The Collaborative International Dictionary of English v.0.48:
Attaint \At*taint"\, v. t. [imp. & p. p. Attainted; p. pr. &
vb. n. Attainting.] [OE. atteynten to convict, fr. atteynt,
OF. ateint, p. p. of ateindre, ataindre. The meanings 3, 4,
5, and 6 were influenced by a supposed connection with taint.
See Attain, Attainder.]
1. To attain; to get act; to hit. [Obs.]
2. (Old Law) To find guilty; to convict; -- said esp. of a
jury on trial for giving a false verdict. [Obs.]
Upon sufficient proof attainted of some open act by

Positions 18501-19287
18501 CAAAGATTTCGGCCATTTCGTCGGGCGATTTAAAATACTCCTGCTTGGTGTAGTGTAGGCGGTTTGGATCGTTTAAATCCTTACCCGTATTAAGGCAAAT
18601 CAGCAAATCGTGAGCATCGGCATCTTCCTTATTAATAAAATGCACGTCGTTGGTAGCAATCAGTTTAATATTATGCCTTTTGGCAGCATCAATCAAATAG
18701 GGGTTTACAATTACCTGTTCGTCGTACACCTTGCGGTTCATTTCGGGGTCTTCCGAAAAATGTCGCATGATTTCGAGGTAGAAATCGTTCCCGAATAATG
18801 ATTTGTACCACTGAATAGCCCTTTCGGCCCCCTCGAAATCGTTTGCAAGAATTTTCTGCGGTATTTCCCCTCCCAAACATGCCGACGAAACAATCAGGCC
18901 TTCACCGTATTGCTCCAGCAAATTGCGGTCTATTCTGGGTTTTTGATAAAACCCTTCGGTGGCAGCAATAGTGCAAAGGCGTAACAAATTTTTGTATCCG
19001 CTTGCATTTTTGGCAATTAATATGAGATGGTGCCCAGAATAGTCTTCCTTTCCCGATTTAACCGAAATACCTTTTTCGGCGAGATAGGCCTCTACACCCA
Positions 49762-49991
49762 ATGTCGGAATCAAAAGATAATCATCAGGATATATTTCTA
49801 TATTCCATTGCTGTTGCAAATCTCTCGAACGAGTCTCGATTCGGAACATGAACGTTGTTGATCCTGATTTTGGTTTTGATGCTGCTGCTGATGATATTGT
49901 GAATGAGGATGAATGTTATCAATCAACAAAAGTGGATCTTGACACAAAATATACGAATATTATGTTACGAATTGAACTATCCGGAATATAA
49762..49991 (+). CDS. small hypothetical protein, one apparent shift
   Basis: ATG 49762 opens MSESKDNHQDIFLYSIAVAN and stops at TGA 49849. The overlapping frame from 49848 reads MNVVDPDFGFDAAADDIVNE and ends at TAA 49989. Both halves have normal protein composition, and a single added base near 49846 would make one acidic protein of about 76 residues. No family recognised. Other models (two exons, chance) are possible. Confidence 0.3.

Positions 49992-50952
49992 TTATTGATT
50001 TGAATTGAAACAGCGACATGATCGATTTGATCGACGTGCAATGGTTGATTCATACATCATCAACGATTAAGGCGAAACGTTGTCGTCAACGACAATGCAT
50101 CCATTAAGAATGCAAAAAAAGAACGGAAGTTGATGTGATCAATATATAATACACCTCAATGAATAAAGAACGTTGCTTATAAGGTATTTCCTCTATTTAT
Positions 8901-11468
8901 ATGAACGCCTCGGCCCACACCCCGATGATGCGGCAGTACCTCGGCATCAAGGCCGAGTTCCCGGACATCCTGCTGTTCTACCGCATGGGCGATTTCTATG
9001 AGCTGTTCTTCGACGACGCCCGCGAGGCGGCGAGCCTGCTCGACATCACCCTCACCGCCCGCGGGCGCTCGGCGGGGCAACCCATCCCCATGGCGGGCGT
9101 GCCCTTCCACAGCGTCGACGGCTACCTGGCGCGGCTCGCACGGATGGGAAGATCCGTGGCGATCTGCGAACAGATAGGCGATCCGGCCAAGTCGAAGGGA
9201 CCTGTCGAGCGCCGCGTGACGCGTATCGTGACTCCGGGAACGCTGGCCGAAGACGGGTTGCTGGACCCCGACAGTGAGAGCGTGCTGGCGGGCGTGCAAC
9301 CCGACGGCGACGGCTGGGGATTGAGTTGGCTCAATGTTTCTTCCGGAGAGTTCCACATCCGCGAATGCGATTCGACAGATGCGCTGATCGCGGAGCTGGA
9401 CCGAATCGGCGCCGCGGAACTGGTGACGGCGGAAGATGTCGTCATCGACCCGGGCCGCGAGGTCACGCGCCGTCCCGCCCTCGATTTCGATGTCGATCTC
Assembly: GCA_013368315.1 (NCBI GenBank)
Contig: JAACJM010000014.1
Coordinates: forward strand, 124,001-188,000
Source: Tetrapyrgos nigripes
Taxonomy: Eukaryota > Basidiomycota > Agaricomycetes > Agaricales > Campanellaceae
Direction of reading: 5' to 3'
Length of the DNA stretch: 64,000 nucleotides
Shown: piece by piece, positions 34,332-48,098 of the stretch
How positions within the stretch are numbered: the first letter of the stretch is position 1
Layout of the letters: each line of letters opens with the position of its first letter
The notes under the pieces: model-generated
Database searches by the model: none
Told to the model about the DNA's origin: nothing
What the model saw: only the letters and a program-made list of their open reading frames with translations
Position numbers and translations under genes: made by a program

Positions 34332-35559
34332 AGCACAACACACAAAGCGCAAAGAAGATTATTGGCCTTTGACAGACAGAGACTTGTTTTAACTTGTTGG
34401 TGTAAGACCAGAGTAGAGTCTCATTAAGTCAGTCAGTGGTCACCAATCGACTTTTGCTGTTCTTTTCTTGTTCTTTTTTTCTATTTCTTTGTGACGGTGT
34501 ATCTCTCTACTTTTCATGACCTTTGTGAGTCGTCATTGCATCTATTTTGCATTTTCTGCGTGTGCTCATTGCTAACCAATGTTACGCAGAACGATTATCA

men of his own condition. --Blackstone.
3. (Law) To subject (a person) to the legal condition
formerly resulting from a sentence of death or outlawry,
pronounced in respect of treason or felony; to affect by
No person shall be attainted of high treason where
corruption of blood is incurred, but by the oath of
two witnesses. --Stat. 7 & 8
4. To accuse; to charge with a crime or a dishonorable act.
5. To affect or infect, as with physical or mental disease or
with moral contagion; to taint or corrupt.
My tender youth was never yet attaint
With any passion of inflaming love. --Shak.
6. To stain; to obscure; to sully; to disgrace; to cloud with
For so exceeding shone his glistring ray,
That Ph?bus' golden face it did attaint. --Spenser.
Lest she with blame her honor should attaint.